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Depends on your IT's policies most likely. Where I (used to) work, they block sites based on specific words that show up in the descriptions or metadata or some such listing. (There was a software for home use called NetNanny, that's what we called the system though I doubt that was what the IT group used.)
Generally, the list includes the obvious 'dirty words' and but also words like nudity, lingerie, XXX and such. (Think NSFW images and sites.) Our IT also blocked specific websites (like Pandora music, Netflix) that add burden to the network traffic due to streaming services. When we attempted to reach any such site we got this huge, in your face, RED BOLD FACE message, 'the site you are attempting to reach violates the company policy... a report has been sent....'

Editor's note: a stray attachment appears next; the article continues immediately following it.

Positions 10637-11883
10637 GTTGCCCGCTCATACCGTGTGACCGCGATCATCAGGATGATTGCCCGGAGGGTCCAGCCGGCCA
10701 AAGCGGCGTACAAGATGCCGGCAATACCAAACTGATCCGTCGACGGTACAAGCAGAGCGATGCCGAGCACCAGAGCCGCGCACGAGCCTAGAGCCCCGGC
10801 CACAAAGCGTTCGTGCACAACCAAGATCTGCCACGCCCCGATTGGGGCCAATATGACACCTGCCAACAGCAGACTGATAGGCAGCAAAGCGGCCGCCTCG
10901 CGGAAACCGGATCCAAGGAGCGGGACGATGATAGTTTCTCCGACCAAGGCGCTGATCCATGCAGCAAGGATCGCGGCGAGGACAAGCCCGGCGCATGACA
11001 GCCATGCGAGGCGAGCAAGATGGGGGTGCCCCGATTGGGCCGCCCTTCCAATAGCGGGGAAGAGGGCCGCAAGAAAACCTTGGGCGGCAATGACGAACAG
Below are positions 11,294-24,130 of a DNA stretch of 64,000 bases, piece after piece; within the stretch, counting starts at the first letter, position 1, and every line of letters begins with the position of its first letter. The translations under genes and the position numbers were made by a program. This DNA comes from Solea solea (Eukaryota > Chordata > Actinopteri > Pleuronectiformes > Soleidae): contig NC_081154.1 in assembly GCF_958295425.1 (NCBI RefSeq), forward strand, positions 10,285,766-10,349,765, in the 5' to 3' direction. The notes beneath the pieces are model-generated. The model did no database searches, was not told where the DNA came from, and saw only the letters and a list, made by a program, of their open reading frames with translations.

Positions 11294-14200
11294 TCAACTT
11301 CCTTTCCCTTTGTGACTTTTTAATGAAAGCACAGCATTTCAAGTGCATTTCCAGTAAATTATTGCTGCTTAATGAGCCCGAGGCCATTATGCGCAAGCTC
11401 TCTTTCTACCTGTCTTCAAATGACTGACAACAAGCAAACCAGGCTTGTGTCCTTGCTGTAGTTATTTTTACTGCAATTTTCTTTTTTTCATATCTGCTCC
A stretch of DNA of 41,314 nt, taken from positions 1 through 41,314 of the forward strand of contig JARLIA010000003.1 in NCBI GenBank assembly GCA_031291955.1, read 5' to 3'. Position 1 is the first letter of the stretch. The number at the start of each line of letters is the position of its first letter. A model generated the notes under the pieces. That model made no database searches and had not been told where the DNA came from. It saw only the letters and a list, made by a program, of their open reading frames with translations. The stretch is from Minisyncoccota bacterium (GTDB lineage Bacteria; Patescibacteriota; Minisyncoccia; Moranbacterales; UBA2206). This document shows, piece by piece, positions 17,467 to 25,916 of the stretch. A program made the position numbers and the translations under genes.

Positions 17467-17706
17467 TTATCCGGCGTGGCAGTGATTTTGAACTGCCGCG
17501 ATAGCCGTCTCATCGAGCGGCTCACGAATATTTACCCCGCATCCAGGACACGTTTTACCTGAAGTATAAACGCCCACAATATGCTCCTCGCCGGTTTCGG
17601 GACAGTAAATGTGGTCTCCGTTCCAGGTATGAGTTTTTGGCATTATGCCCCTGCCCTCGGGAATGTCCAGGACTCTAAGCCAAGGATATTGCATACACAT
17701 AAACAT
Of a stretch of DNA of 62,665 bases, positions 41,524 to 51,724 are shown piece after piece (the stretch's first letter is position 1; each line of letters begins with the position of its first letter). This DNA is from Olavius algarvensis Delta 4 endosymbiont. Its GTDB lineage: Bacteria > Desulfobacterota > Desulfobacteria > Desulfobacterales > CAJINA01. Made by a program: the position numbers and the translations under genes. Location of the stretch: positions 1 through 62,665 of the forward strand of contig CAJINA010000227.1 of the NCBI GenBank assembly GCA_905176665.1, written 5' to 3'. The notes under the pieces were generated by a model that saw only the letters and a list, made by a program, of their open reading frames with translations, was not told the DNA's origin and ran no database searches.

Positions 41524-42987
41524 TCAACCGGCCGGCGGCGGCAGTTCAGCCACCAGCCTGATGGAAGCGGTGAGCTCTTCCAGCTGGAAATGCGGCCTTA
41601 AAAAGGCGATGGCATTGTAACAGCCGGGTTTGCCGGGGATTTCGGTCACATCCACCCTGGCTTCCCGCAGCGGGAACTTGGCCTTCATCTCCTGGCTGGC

We did have a way to get an exception for sites if we presented specific business use and reasons. Maybe you have such policy if you can justify business use for the site.
As an amusing anecdote: YouTube was blocked until it was pointed out we had business channels there. The first traffic/usage report after they unlocked YouTube showed a slide. The slide graphed 600% jump in the download number in the first month and YouTube identified as the site. On the slide, a circle around the number and a simple comment: "Business use: yeah, right." The next slide highlighted network use policy. (Most of us found that amusing but got the 'we're watching' message.)